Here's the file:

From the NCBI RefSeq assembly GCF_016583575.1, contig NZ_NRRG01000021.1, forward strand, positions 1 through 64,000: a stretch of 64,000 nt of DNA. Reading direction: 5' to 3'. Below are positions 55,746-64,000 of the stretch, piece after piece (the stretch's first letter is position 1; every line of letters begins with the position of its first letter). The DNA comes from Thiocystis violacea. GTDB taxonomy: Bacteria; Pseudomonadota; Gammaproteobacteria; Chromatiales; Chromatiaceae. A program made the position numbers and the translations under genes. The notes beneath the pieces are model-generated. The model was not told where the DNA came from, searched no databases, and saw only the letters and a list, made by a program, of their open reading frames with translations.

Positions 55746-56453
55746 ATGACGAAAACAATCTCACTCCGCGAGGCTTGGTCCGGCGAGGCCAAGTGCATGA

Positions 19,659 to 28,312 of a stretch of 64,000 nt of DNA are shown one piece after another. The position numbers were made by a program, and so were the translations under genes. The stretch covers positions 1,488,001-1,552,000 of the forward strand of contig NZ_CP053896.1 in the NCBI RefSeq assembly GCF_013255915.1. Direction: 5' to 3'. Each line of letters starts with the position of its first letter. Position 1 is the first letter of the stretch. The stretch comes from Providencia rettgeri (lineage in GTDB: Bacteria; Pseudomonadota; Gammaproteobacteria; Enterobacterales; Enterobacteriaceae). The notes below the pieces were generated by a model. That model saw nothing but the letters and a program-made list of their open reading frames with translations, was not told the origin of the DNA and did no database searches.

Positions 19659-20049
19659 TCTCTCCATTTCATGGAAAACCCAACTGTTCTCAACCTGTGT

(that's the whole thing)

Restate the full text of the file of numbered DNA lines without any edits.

From the NCBI RefSeq assembly GCF_016583575.1, contig NZ_NRRG01000021.1, forward strand, positions 1 through 64,000: a stretch of 64,000 nt of DNA. Reading direction: 5' to 3'. Below are positions 55,746-64,000 of the stretch, piece after piece (the stretch's first letter is position 1; every line of letters begins with the position of its first letter). The DNA comes from Thiocystis violacea. GTDB taxonomy: Bacteria; Pseudomonadota; Gammaproteobacteria; Chromatiales; Chromatiaceae. A program made the position numbers and the translations under genes. The notes beneath the pieces are model-generated. The model was not told where the DNA came from, searched no databases, and saw only the letters and a list, made by a program, of their open reading frames with translations.

Positions 55746-56453
55746 ATGACGAAAACAATCTCACTCCGCGAGGCTTGGTCCGGCGAGGCCAAGTGCATGA

Positions 19,659 to 28,312 of a stretch of 64,000 nt of DNA are shown one piece after another. The position numbers were made by a program, and so were the translations under genes. The stretch covers positions 1,488,001-1,552,000 of the forward strand of contig NZ_CP053896.1 in the NCBI RefSeq assembly GCF_013255915.1. Direction: 5' to 3'. Each line of letters starts with the position of its first letter. Position 1 is the first letter of the stretch. The stretch comes from Providencia rettgeri (lineage in GTDB: Bacteria; Pseudomonadota; Gammaproteobacteria; Enterobacterales; Enterobacteriaceae). The notes below the pieces were generated by a model. That model saw nothing but the letters and a program-made list of their open reading frames with translations, was not told the origin of the DNA and did no database searches.

Positions 19659-20049
19659 TCTCTCCATTTCATGGAAAACCCAACTGTTCTCAACCTGTGT